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Another pristinely beautiful untitled release from Francisco López, extracting and arranging the sounds of the world with incredible attention to detail. Here we have a colony of seagulls (side A) and underwater creatures clicking and buzzing (side B), both from the Moroccan-Algerian border. Cut to ‘crystal clear’ vinyl that weighs 200g (yes, 200!).

  • LP £20.49
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  • TAIGA 30
  • TAIGA 30 / Limited crystal clear 200g vinyl LP on TAIGA Records. Edition of 300 copies in custom letterpress die-cut sleeve

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UNTITLED#300 by Francisco Lopez 1 review. Add your own review. 7/10
3 people love this record. Be the 4th!

7/10 Staff review, 01 May 2015

This elusive piece of thick clear vinyl has a name that is no name, in true sound art style. I suppose, if the number is to be taken at all seriously, thinking of 300 titles for abstract works must be a frustrating task, especially if you want to leave the listener with absolute interpretation. Often I struggle to name this job - record overseer, or noise consultant? Untitled. Such a nice solution isn’t it?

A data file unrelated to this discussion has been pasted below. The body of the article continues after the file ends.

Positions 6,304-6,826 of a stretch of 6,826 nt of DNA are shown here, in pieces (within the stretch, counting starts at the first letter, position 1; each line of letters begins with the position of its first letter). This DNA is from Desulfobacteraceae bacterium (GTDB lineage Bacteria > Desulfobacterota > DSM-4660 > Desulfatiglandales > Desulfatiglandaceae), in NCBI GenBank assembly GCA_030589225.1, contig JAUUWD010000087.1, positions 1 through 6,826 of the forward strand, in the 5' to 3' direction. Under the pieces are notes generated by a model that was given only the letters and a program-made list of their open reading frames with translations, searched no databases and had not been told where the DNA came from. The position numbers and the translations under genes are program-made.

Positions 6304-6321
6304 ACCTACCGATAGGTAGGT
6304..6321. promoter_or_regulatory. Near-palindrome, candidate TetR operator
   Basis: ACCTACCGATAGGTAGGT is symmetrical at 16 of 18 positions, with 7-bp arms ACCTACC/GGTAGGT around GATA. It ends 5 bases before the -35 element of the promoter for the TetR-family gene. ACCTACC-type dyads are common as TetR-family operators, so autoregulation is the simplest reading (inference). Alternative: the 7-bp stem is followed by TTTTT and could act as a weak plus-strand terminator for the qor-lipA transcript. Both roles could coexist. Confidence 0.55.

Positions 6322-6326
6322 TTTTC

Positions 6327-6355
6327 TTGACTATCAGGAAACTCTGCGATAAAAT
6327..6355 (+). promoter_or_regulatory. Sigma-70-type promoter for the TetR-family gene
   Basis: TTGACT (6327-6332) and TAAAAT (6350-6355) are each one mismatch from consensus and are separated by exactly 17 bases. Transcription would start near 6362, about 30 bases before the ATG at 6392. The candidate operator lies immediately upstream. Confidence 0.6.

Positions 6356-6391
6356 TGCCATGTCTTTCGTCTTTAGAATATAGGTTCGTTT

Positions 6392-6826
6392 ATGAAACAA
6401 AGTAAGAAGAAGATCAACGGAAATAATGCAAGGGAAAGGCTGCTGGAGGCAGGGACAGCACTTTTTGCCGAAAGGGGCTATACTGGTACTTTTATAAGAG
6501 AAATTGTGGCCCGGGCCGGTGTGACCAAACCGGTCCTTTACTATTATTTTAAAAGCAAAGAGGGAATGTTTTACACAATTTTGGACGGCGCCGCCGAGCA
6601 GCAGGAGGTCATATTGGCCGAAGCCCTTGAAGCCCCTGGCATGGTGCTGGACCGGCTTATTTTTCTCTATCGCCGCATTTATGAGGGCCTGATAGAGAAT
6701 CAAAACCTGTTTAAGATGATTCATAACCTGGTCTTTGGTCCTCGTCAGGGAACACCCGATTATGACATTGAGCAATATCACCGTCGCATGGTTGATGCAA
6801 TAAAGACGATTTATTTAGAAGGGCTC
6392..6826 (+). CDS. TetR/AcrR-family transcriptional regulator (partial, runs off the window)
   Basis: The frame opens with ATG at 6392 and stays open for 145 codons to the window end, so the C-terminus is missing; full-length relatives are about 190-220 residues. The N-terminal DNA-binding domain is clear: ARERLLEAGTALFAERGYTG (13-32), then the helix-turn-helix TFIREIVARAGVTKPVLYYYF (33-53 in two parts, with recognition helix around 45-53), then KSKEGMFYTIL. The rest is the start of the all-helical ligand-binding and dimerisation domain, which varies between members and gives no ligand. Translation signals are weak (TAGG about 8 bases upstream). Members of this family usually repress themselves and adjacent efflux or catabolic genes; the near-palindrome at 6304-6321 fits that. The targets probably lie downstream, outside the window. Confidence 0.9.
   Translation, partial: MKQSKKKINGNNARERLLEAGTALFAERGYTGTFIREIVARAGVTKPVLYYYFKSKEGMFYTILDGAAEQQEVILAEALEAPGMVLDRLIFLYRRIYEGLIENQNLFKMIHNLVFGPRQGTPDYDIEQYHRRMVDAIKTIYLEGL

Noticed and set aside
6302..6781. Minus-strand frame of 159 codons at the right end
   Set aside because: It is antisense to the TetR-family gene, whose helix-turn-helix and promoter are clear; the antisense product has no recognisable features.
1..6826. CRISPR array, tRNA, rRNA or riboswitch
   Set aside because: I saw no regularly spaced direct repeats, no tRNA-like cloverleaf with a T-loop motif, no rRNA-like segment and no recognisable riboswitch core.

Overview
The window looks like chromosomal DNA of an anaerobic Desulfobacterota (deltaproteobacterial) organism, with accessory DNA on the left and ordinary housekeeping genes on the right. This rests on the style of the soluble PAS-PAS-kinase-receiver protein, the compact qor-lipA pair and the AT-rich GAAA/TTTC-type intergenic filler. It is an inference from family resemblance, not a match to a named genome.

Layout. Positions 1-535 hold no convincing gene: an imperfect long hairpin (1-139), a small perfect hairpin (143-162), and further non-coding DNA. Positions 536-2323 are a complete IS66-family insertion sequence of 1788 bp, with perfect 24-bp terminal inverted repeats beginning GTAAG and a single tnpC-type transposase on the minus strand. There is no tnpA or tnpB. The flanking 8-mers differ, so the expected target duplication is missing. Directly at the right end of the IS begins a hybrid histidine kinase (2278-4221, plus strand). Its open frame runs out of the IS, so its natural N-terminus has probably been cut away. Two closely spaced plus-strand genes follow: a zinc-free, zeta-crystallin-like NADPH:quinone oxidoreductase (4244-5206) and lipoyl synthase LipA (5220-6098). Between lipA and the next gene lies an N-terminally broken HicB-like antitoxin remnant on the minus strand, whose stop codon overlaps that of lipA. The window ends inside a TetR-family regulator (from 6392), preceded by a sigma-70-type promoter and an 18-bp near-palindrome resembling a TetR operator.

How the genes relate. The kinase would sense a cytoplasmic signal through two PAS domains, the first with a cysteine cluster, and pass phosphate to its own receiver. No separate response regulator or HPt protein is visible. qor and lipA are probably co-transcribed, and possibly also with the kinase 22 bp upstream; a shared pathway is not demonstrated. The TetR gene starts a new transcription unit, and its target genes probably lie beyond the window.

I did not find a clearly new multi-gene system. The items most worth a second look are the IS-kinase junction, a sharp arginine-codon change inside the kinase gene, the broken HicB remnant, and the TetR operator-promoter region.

He should have called this Water Stuff or something, as it consists of 2 pieces, ‘abovewater’ on the A and ‘underwater’ on the flip, both built from “original environmental sound matter” recorded on the Chafarinas Islands off the north coast of Morocco near the Algerian border. There are many, many gulls on the first side, so many in the 17 minute duration that the flock becomes a cawing drone that is definitely more than the sum of its parts. The ebb and flow of the tide peaks frothy, splashy rumbles underneath the fray, but you notice some possible intervention from Lopez - at spontaneous points, the waves will cut out or the gulls will travel across from speaker to speaker, but you really can’t tell whether that’s deliberate or just coincidence.

‘underwater’ on the B is arguably more interesting, as these unfamiliar clicks, gurgles and muted phrases are hydrophonic recordings of the world beneath the waves. Dolphins and tiny shrimps converse, creating an interplay between undulating pulses from the former and high frequency gibberish from the latter. The shrimps kinda sound like crumpling foil or plastic bags, goddamn pollution. These are detailed recordings laid mostly bare, but it exists as more of a documentation than a composition, which is fine, but I can’t help but feel simple curiosity and not too much more.


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